Miguel was determined not to look away, even though it was likely that disappointment was written all over his face. For the last few weeks, he’d been pretty sure that the two of them had this flirting thing going on. Every time he stopped at the hospital and saw Rosco, he could have sworn that the usually calm and collected ER doctor sort of lost it for a few seconds. Miguel had seen him fumble things. Not that anyone else would notice, but his typing speed shifted when Miguel was around. Usually it was a gentle patter, smooth and regular, but more than once Miguel had watched Doc Rosco stop and then nearly growl as he had to go back to make corrections. And that wasn’t all. Miguel had seen the way Doc would pause, just stop for a second, to watch him.
Yet, maybe all of that was just his imagination. After all, they had been in high school together, in the same gym and algebra classes. Maybe Rosco was just trying to remember where he knew Miguel from.
He shifted his attention to where Connie and Juan were playing in the shallow pool. A number of kids had started playing some sort of game with a ball and seemed to be having a great time. Next, he shifted to where Rosco and his daughter were playing in the wading pool. Doc’s skin was fair, perfect, almost alabaster, and Rosco was thin, but damn, Miguel loved the smile he had on his lips when his daughter laughed and splashed him. Then he lightly splashed back at her, and soon he had her in the air before setting her back in the water. His daughter ran off to play with some of the other kids, and Doc Rosco returned to his seat, watching her closely.
“Posey, just a few more minutes,” he said gently before sitting back down, pulling a can of sunblock out of his bag. She hurried over, and Rosco dried her off and then rubbed on more sunblock before letting her scoot off to play. “She and I have to practically bathe in the stuff or else we turn into lobsters.” Doc swallowed hard, and Miguel would have sworn he was looking at his chest.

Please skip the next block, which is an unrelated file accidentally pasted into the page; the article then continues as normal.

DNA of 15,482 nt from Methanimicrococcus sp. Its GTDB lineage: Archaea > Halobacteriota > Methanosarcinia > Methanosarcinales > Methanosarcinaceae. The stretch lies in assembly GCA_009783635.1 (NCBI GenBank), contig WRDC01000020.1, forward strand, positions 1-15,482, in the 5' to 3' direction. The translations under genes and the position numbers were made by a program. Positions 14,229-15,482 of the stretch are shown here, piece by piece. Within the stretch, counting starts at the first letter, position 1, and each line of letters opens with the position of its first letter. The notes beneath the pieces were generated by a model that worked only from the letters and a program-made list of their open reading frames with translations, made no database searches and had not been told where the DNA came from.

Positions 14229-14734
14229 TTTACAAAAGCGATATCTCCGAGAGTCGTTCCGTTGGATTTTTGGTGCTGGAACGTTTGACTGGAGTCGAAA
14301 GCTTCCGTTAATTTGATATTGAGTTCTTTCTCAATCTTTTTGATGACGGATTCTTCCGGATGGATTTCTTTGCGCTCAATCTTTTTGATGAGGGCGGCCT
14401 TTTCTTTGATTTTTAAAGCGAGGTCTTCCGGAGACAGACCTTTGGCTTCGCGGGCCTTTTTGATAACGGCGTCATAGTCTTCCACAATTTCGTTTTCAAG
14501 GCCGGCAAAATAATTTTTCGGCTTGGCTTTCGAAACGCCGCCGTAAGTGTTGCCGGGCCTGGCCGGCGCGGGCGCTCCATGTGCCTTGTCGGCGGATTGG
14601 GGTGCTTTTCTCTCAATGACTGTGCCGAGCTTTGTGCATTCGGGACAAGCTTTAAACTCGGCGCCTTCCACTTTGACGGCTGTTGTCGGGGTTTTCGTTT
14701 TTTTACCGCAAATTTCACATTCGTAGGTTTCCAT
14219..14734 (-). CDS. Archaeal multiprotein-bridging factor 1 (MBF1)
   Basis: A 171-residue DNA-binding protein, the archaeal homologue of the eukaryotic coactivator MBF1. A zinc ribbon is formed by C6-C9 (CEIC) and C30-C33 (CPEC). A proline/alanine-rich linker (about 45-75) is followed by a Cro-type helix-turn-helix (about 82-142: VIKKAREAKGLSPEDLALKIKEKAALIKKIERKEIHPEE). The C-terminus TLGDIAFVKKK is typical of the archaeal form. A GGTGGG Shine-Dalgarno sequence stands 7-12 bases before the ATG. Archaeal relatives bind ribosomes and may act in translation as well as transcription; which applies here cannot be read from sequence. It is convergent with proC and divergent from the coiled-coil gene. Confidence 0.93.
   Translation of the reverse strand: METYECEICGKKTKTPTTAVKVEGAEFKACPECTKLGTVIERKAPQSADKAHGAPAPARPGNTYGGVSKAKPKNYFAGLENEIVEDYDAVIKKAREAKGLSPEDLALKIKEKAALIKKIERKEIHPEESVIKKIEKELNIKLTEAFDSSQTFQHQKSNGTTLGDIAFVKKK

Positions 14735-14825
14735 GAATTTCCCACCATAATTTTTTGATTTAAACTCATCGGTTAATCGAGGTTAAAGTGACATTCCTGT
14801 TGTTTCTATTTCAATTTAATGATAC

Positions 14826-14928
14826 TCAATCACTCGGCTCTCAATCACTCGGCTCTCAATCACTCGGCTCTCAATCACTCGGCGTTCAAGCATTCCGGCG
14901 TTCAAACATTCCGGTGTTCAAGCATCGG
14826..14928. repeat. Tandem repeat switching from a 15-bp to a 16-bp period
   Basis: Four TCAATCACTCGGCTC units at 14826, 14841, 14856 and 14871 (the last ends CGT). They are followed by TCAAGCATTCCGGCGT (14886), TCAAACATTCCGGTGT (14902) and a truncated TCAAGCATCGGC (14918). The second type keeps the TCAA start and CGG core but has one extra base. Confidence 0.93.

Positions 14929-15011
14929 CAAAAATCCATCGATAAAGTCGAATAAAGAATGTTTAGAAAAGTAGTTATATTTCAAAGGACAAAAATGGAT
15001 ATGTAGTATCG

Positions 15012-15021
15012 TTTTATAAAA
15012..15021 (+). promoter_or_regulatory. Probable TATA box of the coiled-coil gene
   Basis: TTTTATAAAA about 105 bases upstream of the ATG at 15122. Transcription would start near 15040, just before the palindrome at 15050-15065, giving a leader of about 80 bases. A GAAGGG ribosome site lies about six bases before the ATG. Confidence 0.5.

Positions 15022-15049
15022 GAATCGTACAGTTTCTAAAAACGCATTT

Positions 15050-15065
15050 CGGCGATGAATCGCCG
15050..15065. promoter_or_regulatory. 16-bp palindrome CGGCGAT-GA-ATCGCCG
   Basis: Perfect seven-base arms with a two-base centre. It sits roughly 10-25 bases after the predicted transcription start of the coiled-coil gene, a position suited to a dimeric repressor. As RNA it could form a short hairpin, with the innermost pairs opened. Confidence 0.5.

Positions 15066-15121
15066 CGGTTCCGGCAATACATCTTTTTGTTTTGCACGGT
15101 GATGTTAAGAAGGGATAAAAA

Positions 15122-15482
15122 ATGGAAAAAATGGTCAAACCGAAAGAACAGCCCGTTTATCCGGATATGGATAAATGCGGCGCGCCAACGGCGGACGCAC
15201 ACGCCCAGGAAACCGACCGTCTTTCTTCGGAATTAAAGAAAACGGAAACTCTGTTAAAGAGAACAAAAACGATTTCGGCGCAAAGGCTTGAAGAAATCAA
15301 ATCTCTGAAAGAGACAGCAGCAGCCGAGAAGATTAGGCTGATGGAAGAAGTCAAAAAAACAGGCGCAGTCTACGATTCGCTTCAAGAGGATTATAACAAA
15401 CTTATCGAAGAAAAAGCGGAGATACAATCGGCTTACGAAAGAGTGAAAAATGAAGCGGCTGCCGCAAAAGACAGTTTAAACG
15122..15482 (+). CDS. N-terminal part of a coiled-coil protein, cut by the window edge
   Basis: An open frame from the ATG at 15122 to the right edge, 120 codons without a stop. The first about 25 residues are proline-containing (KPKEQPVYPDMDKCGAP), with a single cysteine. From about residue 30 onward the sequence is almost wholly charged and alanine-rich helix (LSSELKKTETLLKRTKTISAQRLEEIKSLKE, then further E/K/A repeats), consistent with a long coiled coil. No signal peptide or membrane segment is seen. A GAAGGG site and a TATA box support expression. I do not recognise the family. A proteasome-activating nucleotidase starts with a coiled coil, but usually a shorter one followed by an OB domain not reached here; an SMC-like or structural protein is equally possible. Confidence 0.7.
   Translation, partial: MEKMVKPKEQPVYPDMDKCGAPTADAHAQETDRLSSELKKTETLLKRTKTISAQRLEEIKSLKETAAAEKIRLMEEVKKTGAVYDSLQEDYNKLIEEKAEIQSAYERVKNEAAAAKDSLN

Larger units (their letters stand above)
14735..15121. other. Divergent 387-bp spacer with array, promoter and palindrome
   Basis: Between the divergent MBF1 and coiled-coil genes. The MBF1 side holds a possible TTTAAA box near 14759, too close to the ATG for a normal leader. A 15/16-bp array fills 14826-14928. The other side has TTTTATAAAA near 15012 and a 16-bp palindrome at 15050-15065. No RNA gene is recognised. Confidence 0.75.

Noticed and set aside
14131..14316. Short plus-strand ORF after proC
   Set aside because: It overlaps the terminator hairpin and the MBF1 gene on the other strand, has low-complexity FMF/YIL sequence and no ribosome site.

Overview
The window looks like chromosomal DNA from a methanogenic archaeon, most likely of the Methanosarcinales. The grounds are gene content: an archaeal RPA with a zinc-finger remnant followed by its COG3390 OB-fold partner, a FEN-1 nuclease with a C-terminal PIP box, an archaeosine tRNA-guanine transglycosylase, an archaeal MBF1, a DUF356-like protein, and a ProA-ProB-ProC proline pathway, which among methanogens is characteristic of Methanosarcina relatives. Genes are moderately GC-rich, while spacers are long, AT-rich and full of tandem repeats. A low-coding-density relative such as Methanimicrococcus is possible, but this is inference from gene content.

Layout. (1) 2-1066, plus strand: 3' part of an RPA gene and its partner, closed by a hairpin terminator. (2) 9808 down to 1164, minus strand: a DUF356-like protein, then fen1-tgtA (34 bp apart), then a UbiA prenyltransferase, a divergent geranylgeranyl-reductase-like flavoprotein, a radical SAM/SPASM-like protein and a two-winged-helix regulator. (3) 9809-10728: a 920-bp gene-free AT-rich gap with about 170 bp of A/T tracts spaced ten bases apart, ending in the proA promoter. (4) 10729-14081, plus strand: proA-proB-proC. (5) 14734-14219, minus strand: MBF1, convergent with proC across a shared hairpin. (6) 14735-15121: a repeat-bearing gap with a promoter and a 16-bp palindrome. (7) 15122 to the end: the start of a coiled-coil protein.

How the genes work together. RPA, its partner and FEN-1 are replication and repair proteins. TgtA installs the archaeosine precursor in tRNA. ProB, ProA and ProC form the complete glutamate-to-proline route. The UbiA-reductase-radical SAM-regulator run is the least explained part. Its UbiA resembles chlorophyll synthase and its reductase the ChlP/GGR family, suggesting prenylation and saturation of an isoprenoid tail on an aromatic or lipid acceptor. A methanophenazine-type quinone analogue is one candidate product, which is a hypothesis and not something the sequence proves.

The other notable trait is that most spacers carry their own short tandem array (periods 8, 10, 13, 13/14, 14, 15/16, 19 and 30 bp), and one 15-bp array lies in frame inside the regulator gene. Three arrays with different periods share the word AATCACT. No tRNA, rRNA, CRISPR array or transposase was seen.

“I make the kids wear it too. Doesn’t matter how dark you are, the sun can still burn.” He sat back, watching Doc settle in his chair. Rosco drank most of the soda in a few gulps and got out a juice box. The little girl hurried over and drank some before going to back to her game. “How old is she?”
“Five,” Rosco answered. “Her mom wanted to have a child, and she was my best friend. She and her partner at the time had decided to try for kids, so they asked me to be the father. Ya know.”
Suddenly the lights clicked on, and Miguel smiled and leaned forward. What Rosco was saying grew way too interesting, and the temperature rose five degrees in seconds.
“Luck held, and Nicole got pregnant the first time, which is sort of a miracle. Then six months later, her partner decided that she really wasn’t up to being a mother. There were too many responsibilities that she couldn’t handle. Nicole went on like the rock she always was and had Posey.” Doc smiled at his daughter and they shared a wave.
“I take it that isn’t the end of the story,” Miguel prompted, shifting closer a little, drawn by the pain in Doc’s huge blue eyes. At work, those eyes were guarded, but here, right now, they were open and vulnerable. It was attractive and heart-touching at the same time.
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